My notes have “one cent sounds like nothing.” The “referendum” word was used.
Referring to the Property Tax Cap, Ally said,
“It’s costing the college millions of dollars each year.”
But his Tax Cap comment led me to reflect how differently those in government see the Tax Cap from those who are the taxpaying base.
We consider those millions “lost” to government as “savings” for us.
We know that government can spend every dollar it manages to pluck from our pockets (and from our children’s).
Coupled with the “look what just a penny increase in the tax rate will bring in,” it seems to me that the presentation was skewed toward a tax hike before the fund balance target begins to dip under the weight of the new faculty contract.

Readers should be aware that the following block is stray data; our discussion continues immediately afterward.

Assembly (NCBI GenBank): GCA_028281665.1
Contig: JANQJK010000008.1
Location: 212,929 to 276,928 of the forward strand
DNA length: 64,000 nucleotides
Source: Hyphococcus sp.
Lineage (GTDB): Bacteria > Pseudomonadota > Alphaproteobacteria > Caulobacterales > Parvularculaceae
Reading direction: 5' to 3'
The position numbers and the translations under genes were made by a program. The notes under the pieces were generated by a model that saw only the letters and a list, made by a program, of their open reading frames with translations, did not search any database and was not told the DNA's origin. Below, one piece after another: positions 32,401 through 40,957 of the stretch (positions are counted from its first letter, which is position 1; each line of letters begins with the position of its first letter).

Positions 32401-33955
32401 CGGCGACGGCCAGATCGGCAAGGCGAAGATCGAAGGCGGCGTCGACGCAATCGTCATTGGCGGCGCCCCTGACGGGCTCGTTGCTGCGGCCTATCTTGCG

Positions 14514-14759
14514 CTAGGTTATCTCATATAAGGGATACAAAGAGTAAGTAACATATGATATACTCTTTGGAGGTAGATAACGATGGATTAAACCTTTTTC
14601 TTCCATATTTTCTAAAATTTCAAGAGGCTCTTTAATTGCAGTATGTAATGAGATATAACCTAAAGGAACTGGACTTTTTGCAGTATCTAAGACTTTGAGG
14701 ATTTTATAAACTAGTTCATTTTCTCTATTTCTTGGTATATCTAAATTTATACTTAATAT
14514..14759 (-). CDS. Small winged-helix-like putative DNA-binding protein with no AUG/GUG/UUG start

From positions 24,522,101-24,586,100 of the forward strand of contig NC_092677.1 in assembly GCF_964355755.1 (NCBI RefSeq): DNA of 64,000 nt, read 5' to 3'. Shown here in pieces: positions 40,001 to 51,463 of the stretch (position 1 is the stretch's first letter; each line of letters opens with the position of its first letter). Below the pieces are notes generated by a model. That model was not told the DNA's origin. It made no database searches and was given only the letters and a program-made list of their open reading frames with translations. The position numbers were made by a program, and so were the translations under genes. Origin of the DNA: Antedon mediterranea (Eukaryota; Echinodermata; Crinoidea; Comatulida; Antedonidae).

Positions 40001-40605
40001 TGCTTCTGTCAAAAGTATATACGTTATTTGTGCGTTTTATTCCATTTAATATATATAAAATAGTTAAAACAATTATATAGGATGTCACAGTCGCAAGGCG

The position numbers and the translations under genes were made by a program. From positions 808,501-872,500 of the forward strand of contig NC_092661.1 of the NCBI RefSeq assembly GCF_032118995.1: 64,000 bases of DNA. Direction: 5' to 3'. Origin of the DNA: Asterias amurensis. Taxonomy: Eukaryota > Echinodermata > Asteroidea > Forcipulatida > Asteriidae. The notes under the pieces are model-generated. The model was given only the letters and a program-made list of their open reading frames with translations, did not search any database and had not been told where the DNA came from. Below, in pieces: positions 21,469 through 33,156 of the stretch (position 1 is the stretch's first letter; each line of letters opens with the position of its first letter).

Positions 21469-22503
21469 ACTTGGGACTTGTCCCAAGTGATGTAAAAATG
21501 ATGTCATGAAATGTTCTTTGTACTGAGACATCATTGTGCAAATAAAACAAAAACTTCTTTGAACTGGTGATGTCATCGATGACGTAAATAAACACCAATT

But the people at the tables didn’t bite.
Questions were taken from the floor.
Kurt Begalka from the Northwest Herald asked whether increasing expenses would result into dipping into reserves.
“Not yet,” Ally replied.
“Reserves should not be used for ongoing expenses,” he continued. “That’s just not sustainable.”
Ally noted that health insurance costs were growing faster inflation. The college’s attempt to control costs resulted in employees paying 25% of the cost of insurance (50% for dental and visual) “to form a true partnership.”
I asked the total annual cost for an employee and was told that for a family it would be about $5,000. The college is self-insured, which means whatever the college cost of the health care plan the taxpayers foot the bill.
Later Begalka, at whose table I sat, pointed out that employees at many private enterprises pay 100%.
Ally said college enrollment this year is “the perfect storm.
Part 3 will address enrollment tomorrow.